Gene-expression profiling can be used to classify human tumors into molecular subtypes or risk groups, representing potential future clinical tools for treatment prediction and prognostication. However, it is less well-known how prognostic gene signatures derived in one malignancy perform in a pan-cancer context. In this study, a gene-rule-based single sample predictor (SSP) called classifier for lung adenocarcinoma molecular subtypes (CLAMS) associated with proliferation was tested in almost 15 000 samples from 32 cancer types to classify samples into better or worse prognosis. Of the 14 malignancies that presented both CLAMS classes in sufficient numbers, survival outcomes were significantly different for breast, brain, kidney and liver cancer. Patients with samples classified as better prognosis by CLAMS were generally of lower tumor grade and disease stage, and had improved prognosis according to other type-specific classifications (e.g. PAM50 for breast cancer). In all, 99.1% of non-lung cancer cases classified as better outcome by CLAMS were comprised within the range of proliferation scores of lung adenocarcinoma cases with a predicted better prognosis by CLAMS. This finding demonstrates the potential of tuning SSPs to identify specific levels of for instance tumor proliferation or other transcriptional programs through predictor training. Together, pan-cancer studies such as this may take us one step closer to understanding how gene-expression-based SSPs act, which gene-expression programs might be important in different malignancies, and how to derive tools useful for prognostication that are efficient across organs.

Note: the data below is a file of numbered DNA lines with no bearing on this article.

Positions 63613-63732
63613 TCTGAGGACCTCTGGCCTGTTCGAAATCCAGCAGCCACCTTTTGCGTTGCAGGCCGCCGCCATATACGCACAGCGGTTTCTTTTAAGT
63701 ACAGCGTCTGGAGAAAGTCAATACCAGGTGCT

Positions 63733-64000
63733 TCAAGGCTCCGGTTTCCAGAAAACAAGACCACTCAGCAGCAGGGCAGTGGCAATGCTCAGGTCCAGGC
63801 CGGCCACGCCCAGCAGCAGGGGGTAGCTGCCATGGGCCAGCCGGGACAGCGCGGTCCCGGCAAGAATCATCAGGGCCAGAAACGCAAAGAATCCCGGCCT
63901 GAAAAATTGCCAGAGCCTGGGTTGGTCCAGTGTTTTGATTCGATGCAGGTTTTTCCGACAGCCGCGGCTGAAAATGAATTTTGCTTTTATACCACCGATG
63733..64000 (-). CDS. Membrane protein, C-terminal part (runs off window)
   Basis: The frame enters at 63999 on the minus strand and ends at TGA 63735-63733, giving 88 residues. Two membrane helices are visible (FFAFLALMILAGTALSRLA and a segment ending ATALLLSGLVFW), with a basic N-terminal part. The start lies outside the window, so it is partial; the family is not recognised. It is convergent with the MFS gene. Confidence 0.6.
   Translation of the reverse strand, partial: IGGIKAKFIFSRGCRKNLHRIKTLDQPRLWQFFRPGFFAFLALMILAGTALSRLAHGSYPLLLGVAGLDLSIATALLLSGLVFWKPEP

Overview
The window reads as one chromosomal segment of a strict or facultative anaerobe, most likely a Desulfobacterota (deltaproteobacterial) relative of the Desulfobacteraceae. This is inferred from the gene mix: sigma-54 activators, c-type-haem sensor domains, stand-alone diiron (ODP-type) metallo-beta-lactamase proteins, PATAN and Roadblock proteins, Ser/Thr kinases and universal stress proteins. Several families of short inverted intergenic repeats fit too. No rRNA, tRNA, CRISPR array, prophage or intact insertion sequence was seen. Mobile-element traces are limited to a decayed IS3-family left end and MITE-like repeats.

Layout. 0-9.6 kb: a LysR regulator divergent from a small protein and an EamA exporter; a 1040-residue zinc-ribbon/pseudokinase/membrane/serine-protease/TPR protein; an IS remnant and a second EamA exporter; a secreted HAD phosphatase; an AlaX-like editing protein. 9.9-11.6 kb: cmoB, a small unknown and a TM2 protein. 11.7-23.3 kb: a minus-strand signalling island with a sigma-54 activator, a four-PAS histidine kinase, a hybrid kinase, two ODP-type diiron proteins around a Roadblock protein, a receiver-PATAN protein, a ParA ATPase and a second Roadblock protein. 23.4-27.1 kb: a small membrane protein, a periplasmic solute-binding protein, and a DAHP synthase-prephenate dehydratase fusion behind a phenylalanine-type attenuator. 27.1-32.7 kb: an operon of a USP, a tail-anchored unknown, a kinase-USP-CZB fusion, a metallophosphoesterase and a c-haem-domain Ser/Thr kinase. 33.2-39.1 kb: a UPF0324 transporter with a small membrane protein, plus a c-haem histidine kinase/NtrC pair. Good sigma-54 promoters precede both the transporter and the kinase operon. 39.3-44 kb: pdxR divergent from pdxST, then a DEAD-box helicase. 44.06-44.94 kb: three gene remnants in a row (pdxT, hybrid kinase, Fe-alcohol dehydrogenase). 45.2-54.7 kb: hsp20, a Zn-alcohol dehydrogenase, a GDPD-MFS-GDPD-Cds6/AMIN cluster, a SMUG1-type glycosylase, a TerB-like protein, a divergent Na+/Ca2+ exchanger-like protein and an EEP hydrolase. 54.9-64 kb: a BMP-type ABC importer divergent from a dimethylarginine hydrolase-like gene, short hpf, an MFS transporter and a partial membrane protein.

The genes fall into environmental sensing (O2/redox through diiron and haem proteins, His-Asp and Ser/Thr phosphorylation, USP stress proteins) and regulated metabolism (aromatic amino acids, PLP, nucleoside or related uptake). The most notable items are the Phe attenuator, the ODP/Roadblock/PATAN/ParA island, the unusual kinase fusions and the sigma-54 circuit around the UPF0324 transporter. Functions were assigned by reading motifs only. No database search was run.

Subject classification (UKÄ)
- Cancer and Oncology